The Netherlands-based Fastned, which plans to build a European network of fast-charging stations has acquired its first 14 locations in Germany. At these locations Fastned will build and operate stations with multiple fast chargers to charge the next generation of EVs at power levels of 150 kW to 350 kW. These will be the first of such stations in Germany that are accessible to all car brands, and where EVs can be charged with up to 500 kilometers of range in just 15 minutes.
Fastned says it will open the stations before the launch of major new electric cars from OEMs such as Audi, Volkswagen, Porsche, Tesla and Jaguar.
Fastned is concessionaire for 201 fast charging stations along Dutch highways and already has 60 stations operational. At these locations Fastned sells electricity to electric drivers. For the last two years Fastned has shown consistent rapid growth of around 10% month-on-month.
Fastned has been working on the development of locations outside the Netherlands for some time. For the realization of its fast charging stations Fastned approaches (local) authorities and private parties which have high-quality locations close to the highway. In the coming months the charging company expects to sign more locations in Germany as well as in other countries. By doing so Fastned takes concrete steps towards the development of a pan-European fast charging network in which all electric cars can fast charge.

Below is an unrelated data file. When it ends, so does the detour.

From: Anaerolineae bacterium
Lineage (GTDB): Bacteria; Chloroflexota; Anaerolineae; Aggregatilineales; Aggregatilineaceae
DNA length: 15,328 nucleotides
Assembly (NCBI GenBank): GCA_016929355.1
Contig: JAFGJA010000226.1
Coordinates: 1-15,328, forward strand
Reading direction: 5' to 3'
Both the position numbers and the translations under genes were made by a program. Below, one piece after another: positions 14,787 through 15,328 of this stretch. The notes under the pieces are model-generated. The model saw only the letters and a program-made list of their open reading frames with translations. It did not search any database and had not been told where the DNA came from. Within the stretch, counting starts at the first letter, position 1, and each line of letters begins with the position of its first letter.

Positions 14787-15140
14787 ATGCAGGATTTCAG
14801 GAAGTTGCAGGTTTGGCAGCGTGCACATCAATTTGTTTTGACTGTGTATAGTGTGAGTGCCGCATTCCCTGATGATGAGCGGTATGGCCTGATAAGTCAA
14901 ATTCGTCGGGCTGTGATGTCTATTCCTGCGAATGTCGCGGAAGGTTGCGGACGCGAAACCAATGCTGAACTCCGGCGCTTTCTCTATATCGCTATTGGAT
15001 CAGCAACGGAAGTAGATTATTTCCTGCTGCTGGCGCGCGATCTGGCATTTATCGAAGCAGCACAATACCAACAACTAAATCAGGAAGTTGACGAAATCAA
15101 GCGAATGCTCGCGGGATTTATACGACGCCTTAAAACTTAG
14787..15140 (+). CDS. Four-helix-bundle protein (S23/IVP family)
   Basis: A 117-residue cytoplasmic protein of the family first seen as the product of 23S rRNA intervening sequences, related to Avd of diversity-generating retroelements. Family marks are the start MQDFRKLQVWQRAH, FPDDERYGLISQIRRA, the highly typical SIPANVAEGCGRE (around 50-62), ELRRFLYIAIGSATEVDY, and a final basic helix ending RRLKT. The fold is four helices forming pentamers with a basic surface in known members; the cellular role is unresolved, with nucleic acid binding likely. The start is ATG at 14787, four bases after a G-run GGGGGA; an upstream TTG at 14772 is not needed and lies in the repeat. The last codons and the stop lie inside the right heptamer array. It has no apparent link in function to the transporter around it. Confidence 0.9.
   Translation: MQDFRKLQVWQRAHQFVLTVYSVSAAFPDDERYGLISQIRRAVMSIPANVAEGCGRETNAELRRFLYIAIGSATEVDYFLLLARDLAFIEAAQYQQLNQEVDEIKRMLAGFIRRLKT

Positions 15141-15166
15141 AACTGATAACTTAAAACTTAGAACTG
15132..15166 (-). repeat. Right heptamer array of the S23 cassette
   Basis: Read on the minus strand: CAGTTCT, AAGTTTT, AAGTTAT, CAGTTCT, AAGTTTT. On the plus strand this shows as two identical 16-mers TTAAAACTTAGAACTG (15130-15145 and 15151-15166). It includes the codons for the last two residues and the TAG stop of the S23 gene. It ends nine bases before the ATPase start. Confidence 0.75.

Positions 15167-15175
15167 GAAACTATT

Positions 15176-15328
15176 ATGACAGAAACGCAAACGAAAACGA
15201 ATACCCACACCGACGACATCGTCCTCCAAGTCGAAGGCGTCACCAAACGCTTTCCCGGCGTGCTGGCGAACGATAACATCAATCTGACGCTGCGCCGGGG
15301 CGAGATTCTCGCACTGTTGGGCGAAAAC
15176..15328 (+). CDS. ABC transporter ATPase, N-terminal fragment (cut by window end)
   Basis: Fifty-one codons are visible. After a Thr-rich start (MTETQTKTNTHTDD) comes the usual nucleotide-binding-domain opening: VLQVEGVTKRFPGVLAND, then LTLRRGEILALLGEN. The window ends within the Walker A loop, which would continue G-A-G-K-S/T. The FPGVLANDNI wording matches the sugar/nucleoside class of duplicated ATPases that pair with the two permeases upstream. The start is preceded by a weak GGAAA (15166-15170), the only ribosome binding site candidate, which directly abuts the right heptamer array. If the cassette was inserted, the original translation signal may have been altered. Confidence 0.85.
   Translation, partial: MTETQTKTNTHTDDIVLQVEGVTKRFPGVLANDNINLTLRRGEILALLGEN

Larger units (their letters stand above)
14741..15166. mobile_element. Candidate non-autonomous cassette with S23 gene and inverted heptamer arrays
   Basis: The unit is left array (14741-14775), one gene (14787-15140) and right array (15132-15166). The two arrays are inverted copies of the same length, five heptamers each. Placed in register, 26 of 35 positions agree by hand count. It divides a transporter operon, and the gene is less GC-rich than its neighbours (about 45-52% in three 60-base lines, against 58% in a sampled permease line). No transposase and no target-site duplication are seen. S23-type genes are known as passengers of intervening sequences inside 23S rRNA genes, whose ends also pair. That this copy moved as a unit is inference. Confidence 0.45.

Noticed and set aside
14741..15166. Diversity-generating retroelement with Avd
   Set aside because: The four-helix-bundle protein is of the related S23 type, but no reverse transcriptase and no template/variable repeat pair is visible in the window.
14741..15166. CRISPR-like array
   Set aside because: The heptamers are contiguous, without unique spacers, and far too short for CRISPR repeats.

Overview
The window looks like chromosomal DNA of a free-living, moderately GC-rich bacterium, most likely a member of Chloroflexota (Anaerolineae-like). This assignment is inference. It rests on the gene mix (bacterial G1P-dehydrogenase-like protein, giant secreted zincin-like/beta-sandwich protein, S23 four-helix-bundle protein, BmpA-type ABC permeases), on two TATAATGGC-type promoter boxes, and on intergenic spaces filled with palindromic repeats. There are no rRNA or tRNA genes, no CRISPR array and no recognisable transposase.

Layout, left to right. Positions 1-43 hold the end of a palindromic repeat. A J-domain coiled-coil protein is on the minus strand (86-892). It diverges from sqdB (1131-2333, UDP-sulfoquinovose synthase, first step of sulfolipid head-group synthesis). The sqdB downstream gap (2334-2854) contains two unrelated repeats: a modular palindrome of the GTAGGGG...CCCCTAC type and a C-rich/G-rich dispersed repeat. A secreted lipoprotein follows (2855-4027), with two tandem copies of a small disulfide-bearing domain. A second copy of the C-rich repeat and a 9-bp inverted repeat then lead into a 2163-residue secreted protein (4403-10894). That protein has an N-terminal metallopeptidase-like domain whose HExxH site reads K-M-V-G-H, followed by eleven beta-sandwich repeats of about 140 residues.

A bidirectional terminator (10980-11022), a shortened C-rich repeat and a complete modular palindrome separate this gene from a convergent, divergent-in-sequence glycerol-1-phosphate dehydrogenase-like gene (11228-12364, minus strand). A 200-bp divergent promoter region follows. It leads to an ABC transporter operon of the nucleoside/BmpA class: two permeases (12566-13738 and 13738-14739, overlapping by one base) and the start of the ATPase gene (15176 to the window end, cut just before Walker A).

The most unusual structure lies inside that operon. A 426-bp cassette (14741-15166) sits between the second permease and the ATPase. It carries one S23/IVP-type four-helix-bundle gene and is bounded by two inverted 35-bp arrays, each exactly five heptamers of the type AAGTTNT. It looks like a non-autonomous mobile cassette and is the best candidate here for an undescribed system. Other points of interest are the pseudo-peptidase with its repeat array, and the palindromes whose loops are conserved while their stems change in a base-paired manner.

We are witnessing the start of the ‘Autowende’, from fossil to electric. This is accompanied by the start of a transition from petrol stations to fast-charging stations where electric cars can charge super fast and continue their journey. Fastned is building a pan-European network of fast charging stations that will provide freedom to drivers of electric cars to travel across Europe. As charging speeds increase, charging will become like refuelling your car, and fast charging stations will be the petrol stations of the future.—Michiel Langezaal, CEO Fastned
For the German locations, Fastned is cooperating with the municipality of Limburg, hotel chain Van der Valk and property developer Lutzenberger Projektentwicklung (Lu.pe).